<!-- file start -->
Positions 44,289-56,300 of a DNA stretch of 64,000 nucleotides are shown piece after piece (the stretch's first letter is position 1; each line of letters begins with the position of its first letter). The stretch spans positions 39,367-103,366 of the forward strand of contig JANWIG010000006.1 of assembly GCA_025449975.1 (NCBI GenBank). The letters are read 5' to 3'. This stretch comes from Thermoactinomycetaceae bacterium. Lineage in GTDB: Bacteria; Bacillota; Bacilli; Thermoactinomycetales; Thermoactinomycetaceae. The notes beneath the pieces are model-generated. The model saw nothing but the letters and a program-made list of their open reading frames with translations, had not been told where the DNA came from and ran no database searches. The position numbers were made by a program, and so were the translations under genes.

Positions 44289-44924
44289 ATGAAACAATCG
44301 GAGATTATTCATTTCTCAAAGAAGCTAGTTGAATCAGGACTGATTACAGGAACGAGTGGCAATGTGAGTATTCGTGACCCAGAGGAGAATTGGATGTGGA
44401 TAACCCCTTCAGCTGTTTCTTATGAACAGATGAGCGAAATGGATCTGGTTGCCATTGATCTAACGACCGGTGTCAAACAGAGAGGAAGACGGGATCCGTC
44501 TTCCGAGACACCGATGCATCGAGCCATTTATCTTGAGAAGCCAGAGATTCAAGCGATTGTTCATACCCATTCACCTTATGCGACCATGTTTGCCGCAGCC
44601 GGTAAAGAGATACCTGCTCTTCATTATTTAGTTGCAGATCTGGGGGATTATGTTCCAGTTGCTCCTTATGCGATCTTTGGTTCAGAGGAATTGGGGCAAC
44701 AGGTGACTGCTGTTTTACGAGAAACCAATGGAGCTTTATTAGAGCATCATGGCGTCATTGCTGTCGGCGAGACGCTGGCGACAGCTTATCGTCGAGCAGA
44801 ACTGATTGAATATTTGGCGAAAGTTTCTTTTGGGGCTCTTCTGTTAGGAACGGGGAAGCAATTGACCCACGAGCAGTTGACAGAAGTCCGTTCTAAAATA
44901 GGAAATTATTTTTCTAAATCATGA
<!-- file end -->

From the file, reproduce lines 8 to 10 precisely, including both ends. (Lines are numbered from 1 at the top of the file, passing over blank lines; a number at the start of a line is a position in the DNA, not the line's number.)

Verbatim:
44701 AGGTGACTGCTGTTTTACGAGAAACCAATGGAGCTTTATTAGAGCATCATGGCGTCATTGCTGTCGGCGAGACGCTGGCGACAGCTTATCGTCGAGCAGA
44801 ACTGATTGAATATTTGGCGAAAGTTTCTTTTGGGGCTCTTCTGTTAGGAACGGGGAAGCAATTGACCCACGAGCAGTTGACAGAAGTCCGTTCTAAAATA
44901 GGAAATTATTTTTCTAAATCATGA